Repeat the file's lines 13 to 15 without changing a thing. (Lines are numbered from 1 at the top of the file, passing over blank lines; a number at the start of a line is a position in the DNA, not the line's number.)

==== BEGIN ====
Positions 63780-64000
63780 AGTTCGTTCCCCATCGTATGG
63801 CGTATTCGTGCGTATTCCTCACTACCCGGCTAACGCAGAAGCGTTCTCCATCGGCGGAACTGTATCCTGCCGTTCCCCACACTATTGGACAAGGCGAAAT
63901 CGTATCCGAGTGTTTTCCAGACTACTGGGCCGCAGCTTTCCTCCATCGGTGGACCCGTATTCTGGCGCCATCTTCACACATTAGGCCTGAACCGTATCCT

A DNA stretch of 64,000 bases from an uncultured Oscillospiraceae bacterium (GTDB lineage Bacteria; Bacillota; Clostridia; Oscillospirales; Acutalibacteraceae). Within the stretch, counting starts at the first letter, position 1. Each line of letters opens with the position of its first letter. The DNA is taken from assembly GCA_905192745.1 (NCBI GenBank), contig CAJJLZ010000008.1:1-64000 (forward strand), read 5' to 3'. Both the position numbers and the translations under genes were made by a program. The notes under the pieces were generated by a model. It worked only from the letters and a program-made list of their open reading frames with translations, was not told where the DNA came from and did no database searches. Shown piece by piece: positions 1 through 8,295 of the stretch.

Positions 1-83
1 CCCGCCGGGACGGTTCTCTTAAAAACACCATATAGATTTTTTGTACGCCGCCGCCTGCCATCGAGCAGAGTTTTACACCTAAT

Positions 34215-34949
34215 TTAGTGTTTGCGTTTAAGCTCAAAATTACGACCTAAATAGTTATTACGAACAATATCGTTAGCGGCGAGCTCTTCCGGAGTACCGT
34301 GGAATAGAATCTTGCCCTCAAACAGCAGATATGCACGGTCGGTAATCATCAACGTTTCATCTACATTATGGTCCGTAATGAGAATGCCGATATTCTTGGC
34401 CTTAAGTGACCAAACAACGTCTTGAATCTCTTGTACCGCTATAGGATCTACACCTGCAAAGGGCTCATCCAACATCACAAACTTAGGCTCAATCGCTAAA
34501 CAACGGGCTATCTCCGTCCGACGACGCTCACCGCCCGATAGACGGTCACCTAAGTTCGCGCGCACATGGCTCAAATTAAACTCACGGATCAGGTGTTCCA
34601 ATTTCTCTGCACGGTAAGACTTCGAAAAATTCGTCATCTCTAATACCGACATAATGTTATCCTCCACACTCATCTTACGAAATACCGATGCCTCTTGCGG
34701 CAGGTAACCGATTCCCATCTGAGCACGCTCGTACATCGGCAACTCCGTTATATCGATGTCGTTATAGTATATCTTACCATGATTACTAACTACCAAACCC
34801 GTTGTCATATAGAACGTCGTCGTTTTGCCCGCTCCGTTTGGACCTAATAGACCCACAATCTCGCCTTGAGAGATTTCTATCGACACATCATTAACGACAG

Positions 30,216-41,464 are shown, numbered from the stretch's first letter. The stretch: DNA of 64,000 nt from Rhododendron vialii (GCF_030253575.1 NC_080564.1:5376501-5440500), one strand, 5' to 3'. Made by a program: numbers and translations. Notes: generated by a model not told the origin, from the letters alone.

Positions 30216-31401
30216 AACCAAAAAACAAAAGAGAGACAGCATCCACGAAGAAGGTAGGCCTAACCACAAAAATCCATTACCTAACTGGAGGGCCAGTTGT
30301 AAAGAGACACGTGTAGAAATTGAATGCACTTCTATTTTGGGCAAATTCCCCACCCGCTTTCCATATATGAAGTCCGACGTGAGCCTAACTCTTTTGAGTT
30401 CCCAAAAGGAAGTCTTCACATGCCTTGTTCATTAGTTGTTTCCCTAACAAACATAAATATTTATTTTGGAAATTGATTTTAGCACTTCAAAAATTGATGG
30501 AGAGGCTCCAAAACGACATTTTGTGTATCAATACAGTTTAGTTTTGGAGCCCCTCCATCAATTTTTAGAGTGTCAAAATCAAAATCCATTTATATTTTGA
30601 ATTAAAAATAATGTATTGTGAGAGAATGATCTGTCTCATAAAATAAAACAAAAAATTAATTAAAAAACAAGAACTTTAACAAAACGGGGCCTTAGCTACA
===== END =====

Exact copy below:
34601 ATTTCTCTGCACGGTAAGACTTCGAAAAATTCGTCATCTCTAATACCGACATAATGTTATCCTCCACACTCATCTTACGAAATACCGATGCCTCTTGCGG
34701 CAGGTAACCGATTCCCATCTGAGCACGCTCGTACATCGGCAACTCCGTTATATCGATGTCGTTATAGTATATCTTACCATGATTACTAACTACCAAACCC
34801 GTTGTCATATAGAACGTCGTCGTTTTGCCCGCTCCGTTTGGACCTAATAGACCCACAATCTCGCCTTGAGAGATTTCTATCGACACATCATTAACGACAG